Pedro Estrela edits book on biosensors

📥  Environmental applications, Healthcare applications, Security applications

Dr Pedro Estrela from the Department of Electronic and Electrical Engineering is the guest editor of the book "Biosensor Technologies for Detection of Biomolecules" published by the Biochemical Society and Portland Press as a volume of the journal Essays in Biochemistry.

This peer-reviewed series of themed volumes, published in print and online, is aimed at final-year undergraduates, their teachers and starting postgraduates, rather than the research community. The volume is not intended to be a textbook or to be comprehensive, rather a collection of 13 short, punchy chapters, each summarizing some of the current areas of interest, pointing to future developments and conveying the excitement of the field for the relatively inexperienced, but interested, reader.

In vitro molecular biosensors are nowadays ubiquitous in biomedical diagnosis as well as a wide range of other areas such as point-of-care monitoring of treatment and disease progression, environmental monitoring, food control, drug discovery, forensics and biomedical research. Biosensor devices require the interaction of different disciplines and rely on very distinct aspects such as study of interactions of biorecognition elements with biomolecular analytes, immobilisation of biomolecules onto solid surfaces, development of anti-fouling surface chemistries, device design and fabrication, integration of biology with the devices, microfluidics, on-chip electronics, packaging, sampling techniques, etc.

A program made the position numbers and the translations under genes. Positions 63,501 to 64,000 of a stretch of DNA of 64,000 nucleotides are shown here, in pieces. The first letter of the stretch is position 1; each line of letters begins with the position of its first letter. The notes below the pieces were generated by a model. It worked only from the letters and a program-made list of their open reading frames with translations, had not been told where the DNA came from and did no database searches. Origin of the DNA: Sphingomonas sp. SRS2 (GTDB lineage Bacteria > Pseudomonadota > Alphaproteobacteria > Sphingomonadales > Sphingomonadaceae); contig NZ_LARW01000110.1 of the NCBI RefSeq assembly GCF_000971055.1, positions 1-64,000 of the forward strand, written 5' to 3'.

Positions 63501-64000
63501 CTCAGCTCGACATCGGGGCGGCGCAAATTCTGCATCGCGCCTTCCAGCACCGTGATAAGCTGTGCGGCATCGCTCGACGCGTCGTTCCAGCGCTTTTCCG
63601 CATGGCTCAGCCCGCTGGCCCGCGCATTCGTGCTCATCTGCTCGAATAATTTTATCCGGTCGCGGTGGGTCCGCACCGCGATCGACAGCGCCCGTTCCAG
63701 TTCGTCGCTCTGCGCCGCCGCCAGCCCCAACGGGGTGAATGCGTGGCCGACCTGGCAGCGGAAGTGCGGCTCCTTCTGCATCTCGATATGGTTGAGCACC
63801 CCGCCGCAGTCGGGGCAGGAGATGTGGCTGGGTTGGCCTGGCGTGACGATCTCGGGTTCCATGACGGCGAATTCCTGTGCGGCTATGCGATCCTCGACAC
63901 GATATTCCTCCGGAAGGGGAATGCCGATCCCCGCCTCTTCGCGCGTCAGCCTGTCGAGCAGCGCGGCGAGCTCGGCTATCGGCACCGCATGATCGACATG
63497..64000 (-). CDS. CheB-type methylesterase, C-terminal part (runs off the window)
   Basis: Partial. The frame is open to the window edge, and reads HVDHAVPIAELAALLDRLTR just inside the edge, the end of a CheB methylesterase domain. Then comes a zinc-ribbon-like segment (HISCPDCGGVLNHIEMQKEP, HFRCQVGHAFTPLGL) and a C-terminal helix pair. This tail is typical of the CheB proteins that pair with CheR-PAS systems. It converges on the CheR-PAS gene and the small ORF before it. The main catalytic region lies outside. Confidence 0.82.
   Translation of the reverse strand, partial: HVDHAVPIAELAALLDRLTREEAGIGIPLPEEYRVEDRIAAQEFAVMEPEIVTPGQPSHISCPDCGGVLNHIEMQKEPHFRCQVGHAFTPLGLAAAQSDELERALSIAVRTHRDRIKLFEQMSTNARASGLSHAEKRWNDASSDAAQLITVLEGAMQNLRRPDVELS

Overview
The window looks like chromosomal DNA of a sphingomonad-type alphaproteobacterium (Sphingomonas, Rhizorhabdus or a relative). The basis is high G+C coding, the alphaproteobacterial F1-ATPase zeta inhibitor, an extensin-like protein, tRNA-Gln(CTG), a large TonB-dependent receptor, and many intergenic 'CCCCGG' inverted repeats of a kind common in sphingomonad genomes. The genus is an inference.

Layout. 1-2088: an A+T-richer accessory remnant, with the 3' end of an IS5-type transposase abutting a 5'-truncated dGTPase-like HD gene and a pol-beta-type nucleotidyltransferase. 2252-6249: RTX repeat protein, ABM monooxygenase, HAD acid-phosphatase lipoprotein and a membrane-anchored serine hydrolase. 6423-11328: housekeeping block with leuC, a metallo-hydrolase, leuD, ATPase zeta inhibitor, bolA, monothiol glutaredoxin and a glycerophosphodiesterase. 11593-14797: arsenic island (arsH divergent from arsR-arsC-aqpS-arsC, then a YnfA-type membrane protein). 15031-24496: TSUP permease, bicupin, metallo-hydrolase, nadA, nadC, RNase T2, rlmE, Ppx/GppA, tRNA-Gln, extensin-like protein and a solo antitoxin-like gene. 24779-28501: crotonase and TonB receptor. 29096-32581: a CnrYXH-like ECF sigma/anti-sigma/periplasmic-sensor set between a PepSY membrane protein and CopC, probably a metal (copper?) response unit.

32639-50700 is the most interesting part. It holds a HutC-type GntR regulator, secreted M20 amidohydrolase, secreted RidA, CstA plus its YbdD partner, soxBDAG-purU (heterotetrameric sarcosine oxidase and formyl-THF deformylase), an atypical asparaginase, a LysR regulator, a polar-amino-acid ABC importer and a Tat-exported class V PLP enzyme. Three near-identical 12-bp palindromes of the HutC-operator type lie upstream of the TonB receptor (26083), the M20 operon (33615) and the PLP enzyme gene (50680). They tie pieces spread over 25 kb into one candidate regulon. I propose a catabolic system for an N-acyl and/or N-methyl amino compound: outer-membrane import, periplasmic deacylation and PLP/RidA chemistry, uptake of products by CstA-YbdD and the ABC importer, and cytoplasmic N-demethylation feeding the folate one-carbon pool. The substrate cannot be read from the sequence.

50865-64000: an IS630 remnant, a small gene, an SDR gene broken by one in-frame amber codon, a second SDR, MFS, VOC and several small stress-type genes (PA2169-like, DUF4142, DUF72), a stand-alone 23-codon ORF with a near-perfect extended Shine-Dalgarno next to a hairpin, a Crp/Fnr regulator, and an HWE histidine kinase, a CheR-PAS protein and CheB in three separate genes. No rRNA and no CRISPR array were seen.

Developments in the area of biosensors rely deeply on interactions between life sciences and physical/engineering sciences, which is not always easy to achieve, in particular due to "language barriers" and the compartmentalisation of disciplines in traditional undergraduate curricula. This interaction needs to be promoted at the undergraduate and early postgraduate levels so that a common language can be learnt by the student, which will in the short and medium term lead to novel bio-(nano)technologies and devices. This volume therefore will be useful not only for biochemistry and biomedical students and their teachers but also for engineering and physics/chemistry students (and their teachers).

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